Touch me and tell me how you’d vote
September 9, 2011 by Dave Haynes
The use of anonymous video analytics for Digital OOH home audience measurement and dynamic ad serving has been touted for a while now, but now a Dallas-Forth Worth company is promoting a new spin on that by suggesting the same technology be used for political polling and candidate marketing.
Access1 Media has launched what it calls The Audience Measurement Platform (or AMP1), a touch screen kiosk designed to park in high traffic places like malls.
Reads the press release:
The new platform differentiates itself from traditional polling methods through an interactive touch screen and onboard camera which run proprietary/patent pending audience recognition software. This software determines a poll participant’s age, gender and dwell time while they’re answering polling questions on the touch screen. Poll results and viewer demographics are then delivered in real time to a secure client login area on the Access1 website.
Access1 enables each candidate to use video, audio, graphical and written messages to communicate with their audience and capture their response with data collection and polling results. When deployed in high traffic areas such as malls, sports venues or public events, political candidates have the opportunity to deliver their message through a unique and interactive medium thereby reaching voters outside the traditional campaign methods. Digital content can also be updated remotely.
“Not only can Access1 Media’s powerful platform provide next generation campaign messaging displays in high traffic venues for a diverse range of markets, but data can be recorded and made instantly available in a secure client login area,” said Cameron Fowler, Access1 Media’s CEO.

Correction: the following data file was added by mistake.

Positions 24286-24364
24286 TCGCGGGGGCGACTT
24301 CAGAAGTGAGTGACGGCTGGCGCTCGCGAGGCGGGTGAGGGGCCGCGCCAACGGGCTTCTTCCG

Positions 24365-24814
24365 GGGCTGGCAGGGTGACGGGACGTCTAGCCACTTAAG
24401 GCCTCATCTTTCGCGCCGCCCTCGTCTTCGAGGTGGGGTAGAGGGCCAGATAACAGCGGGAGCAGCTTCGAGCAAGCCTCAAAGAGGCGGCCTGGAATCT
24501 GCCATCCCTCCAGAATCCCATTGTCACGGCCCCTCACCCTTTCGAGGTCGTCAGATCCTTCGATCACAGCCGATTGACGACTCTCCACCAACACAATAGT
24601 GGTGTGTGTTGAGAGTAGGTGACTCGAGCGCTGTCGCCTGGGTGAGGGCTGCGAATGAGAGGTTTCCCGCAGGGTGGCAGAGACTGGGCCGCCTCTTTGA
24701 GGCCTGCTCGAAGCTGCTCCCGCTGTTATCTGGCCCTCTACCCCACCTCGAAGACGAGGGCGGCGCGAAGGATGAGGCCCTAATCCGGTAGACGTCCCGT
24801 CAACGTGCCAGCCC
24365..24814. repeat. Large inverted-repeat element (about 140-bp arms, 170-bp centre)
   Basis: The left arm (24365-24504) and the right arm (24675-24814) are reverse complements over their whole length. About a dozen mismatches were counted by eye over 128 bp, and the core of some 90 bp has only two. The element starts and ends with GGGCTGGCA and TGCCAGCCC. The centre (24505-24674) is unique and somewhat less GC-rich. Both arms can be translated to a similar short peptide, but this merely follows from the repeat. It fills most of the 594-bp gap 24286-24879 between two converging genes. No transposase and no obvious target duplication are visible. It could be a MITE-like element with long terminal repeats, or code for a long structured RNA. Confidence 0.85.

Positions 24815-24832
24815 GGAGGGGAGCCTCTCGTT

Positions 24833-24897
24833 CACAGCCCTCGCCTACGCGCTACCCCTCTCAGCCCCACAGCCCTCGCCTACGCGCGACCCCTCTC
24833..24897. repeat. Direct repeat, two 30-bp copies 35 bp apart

AMP1 runs on a wireless network that uploads touch screen metrics, viewer information, and polling results to Access 1 Media’s secure server on a minute by minute basis. Campaign managers can log into this server at anytime throughout their polling campaign and view the captured data. The live data can also be easily accessed using an iPhone, iPad or smartphone.
Other features of the AMP1 include SMS, MMS, and email capabilities along with an onboard keyboard which allows the public to enter contact information so they can receive additional campaign material. These features, along with the use of on-screen Facebook and Twitter feeds, provide the candidate with the ability to maintain contact with their target demographic. Donations to a political campaign can also be made via an onboard credit card processer.
My gut tells me that last little bit would catch the eye of campaign managers.
It’s interesting. Chances are that people in the polling business would snicker at the quality and value of whatever findings this interactive poll machine would deliver, but I doubt the crowd that would be attracted by this see envision it as a serious tool to tap public moods and voting intentions.
The ability, though, to get a candidate’s profile, ideas and image in front of people more efficiently than door-knocking and kitchen meetings is likely attractive, as are the interactive text and email push pieces built into the platform.
The image with the release looks like a composite and there is no mention of anyone actually using AMP1 so far. Former EBay chief spent $177 million last year not winning the California governor’s office. She could have had a bunch of these for the cost of a TV spot or two.
The 2012 election is still a long way out. I’ll be intrigued as to whether this technology gets picked up and used, and how.